A rectangular barge 7 m long and 2 m wide floats in fresh water. How much will the barge sink when loaded with 600 kg of sand? Show all calculations leading to an answer.

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A rectangular barge 7 m long and 2 m wide floats in fresh water. How much will the barge sink when loaded with 600 kg of sand? Show all calculations leading to an answer.

Physics
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here we have to apply the Principle of Archimede
I think the answer is 40mm"

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Other answers:

Water Density = 1,000kg/m^3 600/1,000= .6m^3 Area = 15m^2 V= (L)(W)(D)= .6^3 D= .6m^3/15m^2 = .04m = 40mm"
If I call with "h" the sinking level, then we can write: \[\Large LWh\delta g= Mg\] where: L is the length of the barge, W is the width of the barge \delta is the density of water g is gravity M is the mass of the loaded sand
is 600 Kg the mass of the sand ot its weight?
or*
I think that M=600 Kg is the mass of the sand
yeah i think mass
so we get: \[\Large h = \frac{M}{{LW\delta }} = \frac{{600}}{{7 \times 2 \times 1000}} = ...\]
what is h?
the depth of sinking?
yes!
In mine i hade it D
Made*
I got: \[\Large h \cong 43\;mm\]
so, you are right!
Yay!
:)
When a steadily-flowing gas flows from a larger-diameter pipe to a smaller-diameter pipe, what causes the pressure in the smaller pipe to drop? Use 3 – 4 complete sentences to explain your answer.
do you know this? lol
if we can neglect all loss of energy of the gas, then we can apply the Principle of Bernoulli furtermore we can apply the equation of continuity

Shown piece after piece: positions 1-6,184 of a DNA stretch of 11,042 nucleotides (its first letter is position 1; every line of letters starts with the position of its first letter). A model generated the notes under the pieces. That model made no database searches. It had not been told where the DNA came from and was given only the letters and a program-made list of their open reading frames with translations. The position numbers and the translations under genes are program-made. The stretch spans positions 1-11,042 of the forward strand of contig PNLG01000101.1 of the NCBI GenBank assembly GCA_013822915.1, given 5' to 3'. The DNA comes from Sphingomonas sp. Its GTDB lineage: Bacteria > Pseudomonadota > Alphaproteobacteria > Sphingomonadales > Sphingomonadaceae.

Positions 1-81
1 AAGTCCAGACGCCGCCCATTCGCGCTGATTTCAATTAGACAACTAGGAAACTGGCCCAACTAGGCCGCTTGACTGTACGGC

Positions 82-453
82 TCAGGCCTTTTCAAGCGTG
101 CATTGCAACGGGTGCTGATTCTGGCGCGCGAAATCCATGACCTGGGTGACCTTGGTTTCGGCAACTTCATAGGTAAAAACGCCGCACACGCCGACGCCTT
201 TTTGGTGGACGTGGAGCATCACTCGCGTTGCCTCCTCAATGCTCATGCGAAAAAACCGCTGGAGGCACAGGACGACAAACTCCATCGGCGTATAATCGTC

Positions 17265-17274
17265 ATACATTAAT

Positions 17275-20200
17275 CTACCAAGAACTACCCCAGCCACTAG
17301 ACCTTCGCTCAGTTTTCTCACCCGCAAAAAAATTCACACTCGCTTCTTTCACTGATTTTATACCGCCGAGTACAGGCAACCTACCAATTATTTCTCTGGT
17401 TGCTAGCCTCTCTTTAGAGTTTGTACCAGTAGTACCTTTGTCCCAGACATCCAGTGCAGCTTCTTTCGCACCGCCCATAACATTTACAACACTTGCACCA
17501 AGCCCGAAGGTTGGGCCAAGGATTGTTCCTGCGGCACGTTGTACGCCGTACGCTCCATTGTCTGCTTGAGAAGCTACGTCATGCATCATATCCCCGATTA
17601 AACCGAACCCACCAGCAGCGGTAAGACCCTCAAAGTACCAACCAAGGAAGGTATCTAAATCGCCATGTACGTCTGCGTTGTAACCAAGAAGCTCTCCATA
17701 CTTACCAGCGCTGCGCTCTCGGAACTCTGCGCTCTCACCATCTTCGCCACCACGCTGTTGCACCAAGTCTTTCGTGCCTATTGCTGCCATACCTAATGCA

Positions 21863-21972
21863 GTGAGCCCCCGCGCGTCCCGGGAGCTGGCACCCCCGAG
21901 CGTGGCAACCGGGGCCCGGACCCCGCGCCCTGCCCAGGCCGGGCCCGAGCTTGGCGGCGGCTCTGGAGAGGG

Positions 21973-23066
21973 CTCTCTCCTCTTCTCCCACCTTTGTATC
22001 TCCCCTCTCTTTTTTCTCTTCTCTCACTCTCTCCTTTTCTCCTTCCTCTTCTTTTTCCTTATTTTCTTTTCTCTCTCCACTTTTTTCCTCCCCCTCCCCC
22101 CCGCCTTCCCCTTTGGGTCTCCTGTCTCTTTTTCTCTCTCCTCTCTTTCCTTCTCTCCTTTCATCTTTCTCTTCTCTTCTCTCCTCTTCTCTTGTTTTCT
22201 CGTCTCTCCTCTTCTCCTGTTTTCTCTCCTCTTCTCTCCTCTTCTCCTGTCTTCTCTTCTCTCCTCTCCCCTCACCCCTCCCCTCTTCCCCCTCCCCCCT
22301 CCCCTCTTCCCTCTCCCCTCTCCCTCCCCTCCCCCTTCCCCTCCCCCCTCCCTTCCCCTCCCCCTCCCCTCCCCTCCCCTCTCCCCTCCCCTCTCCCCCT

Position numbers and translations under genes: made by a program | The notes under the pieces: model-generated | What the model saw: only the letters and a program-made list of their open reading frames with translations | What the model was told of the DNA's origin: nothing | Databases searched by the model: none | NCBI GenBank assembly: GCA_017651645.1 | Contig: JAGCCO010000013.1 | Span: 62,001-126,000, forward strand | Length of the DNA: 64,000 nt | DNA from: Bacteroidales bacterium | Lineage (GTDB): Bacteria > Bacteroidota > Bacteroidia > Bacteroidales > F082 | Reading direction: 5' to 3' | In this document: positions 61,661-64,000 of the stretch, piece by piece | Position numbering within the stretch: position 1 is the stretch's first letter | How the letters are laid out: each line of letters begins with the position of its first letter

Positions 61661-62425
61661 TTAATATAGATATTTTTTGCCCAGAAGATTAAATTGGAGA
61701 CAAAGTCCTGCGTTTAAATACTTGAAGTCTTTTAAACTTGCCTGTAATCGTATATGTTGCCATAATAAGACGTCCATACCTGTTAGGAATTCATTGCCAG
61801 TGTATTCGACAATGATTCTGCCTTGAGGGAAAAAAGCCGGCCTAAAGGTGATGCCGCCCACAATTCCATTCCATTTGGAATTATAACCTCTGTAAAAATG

@kaitlynmcurtis Bernoulli's principle states that the same V/s of fluid flowing will remain the same. If the radius of a pipe drops, then then the fluid has to travel faster through the pipe in order to maintain the same Volume per second... the only way the fluid can move faster is if there is a pressure drop from the larger pipe into the smaller pipe. Hope the helps!
for example, the equation of continuity is: \[\Large {A_1}{v_1} = {A_2}{v_2}\] |dw:1434221385263:dw| A is the cross sectional area v is the speed of the gas
so when the cross sectional area is minimum, then the speed of the gas is maximum
I have assumed that the density of our gas doesn't change as we go from section #1 to section #2
next the Principle of Bernoulli is: \[\Large gz + \frac{P}{\delta } + \frac{{{v^2}}}{2} = const\] where g is gravity, and z is the geodesic height
I think I got this one done, could you guys help me with another? @cramos725 @Michele_Laino
|dw:1434221789810:dw|
ok!

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